“Clergy for Fairness” supports marriage equality

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A group called Clergy for Fairness has sent an open letter to Bill Frist and Harry Reid denouncing the Federal [Anti-]Marriage Amendment. It reads, in part, that:

The Marriage Protection Amendment raises alarming constitutional concerns. We do not favor using the constitutional amendment process to resolve the divisive issues of the moment. Loading down the Constitution with such amendments weakens the enormous influence it holds as the key document that binds our nation together.

We are concerned that the Marriage Protection Amendment would mark the first time in history that an amendment to the Constitution would restrict the civil rights of an entire group of Americans. Misusing our nation’s most cherished document for this purpose would tarnish our proud tradition of expanding citizens’ rights by Constitutional amendment, a tradition long supported by America’s faith communities. These concerns alone merit rejection of the Marriage Protection Amendment.

There is also a joint letter from several national religious groups, covering a variety of perspectives from Quakers and Sikhs to Unitarians and the UCC, here.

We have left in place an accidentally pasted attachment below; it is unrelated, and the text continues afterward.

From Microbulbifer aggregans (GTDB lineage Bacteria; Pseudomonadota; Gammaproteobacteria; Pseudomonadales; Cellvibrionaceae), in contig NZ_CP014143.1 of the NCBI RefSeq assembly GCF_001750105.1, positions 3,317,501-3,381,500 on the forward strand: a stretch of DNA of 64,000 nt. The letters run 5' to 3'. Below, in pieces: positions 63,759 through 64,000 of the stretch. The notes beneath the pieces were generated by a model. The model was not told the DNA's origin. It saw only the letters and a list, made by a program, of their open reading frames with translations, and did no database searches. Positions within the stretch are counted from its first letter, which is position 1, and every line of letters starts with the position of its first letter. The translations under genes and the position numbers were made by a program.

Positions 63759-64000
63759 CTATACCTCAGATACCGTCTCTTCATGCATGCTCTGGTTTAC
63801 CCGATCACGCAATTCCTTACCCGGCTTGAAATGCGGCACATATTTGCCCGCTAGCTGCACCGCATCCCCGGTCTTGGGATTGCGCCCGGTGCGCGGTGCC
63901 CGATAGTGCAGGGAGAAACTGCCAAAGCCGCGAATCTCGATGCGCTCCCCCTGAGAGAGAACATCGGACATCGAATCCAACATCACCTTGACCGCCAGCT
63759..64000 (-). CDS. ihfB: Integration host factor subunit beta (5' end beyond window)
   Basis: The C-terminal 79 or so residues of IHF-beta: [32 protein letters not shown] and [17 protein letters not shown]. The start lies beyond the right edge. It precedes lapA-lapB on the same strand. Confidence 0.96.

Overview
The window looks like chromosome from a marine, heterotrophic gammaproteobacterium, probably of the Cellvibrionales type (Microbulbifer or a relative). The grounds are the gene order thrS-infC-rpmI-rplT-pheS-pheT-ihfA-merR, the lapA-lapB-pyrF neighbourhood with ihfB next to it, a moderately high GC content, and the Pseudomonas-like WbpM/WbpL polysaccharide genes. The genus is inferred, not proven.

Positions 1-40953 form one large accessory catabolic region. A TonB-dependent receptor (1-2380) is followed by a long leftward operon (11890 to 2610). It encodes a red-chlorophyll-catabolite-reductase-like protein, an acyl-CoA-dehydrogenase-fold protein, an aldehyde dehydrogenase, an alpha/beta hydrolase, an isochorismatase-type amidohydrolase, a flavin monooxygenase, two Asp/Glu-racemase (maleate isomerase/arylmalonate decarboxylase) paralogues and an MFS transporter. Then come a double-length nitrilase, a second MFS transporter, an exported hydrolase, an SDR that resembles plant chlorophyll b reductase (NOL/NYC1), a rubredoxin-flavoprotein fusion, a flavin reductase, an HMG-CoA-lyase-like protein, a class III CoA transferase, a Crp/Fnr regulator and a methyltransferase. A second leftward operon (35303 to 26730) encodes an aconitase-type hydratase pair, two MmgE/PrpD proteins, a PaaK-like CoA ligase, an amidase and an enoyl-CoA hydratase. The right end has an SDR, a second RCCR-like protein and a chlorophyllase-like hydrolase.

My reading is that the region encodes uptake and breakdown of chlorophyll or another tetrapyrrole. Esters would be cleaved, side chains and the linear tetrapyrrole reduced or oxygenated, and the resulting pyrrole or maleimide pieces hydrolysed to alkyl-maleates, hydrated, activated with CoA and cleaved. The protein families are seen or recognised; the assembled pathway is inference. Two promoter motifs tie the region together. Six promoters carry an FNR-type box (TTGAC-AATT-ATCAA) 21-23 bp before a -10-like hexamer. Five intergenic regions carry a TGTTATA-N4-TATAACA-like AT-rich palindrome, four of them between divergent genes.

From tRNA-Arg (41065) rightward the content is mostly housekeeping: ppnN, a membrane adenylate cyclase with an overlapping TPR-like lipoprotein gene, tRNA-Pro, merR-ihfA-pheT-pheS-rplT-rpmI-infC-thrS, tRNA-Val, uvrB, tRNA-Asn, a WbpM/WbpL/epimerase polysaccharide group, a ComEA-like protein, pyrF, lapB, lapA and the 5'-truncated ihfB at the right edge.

Although we have differing opinions on rights for same-sex couples, we believe the Federal Marriage Amendment reflects a fundamental disregard for individual civil rights and ignores differences among our nation’s many religious traditions. It should be rejected.

[…]

We are particularly concerned that this proposal to amend the Constitution would, for the first time, restrict the civil rights of millions of Americans. That concern alone merits rejection of the Federal Marriage Amendment.

Saturday’s article in the Washington Post, “Religious liberals gain new visibility,” reminds readers that progressive activism in politics isn’t a new phenomenon, although it has been overshadowed for several decades:

For most of the 20th century -- from the Progressive era through the civil rights movement -- religious involvement in American politics was dominated by the left. That changed in the 1970s, after the Supreme Court's Roe v. Wade decision on abortion rights, the formation of the Rev. Jerry Falwell's Moral Majority, and, on the left, "the rise of a secular, liberal, urban elite that was not particularly comfortable with religion," said Will Marshall III, president of the Progressive Policy Institute, a Washington think tank.

It’s heartening to see liberal believers standing up for values like justice and civil rights.

(Thanks to Jeremy Learning at Wall of Separation for the tip.)

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This page contains a single entry by cognitivedissident published on May 23, 2006 9:16 AM.

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